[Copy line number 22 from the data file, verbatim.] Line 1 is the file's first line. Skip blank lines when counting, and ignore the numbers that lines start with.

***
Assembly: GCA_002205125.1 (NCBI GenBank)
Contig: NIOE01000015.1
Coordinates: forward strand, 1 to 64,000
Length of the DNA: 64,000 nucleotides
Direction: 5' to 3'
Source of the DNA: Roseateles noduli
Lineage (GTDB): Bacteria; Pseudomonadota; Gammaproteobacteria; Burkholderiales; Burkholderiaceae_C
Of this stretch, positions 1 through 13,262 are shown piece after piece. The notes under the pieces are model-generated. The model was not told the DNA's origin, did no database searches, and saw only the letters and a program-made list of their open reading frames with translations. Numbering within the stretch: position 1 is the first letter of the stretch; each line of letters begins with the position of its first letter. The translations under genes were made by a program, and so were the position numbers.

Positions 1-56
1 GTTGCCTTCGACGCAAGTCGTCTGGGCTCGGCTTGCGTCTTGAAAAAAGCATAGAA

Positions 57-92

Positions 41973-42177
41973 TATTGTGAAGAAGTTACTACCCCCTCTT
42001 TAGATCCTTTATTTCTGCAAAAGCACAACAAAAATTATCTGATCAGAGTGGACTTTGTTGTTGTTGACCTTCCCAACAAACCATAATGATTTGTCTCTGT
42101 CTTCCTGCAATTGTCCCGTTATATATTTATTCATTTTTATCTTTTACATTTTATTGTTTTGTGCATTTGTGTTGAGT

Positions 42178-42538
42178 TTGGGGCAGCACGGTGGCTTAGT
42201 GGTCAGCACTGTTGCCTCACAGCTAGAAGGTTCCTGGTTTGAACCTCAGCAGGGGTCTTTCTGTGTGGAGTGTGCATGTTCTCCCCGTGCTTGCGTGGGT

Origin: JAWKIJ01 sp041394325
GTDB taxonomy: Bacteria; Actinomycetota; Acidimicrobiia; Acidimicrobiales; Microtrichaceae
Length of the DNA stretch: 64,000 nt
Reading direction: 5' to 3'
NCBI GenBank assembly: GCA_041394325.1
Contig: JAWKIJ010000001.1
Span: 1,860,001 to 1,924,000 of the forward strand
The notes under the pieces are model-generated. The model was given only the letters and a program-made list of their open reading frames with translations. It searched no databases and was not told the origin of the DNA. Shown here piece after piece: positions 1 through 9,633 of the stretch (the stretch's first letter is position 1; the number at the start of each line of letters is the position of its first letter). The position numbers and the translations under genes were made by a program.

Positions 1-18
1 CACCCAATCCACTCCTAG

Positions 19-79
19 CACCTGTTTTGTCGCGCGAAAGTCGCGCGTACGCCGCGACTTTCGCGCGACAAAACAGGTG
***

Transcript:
Reading direction: 5' to 3'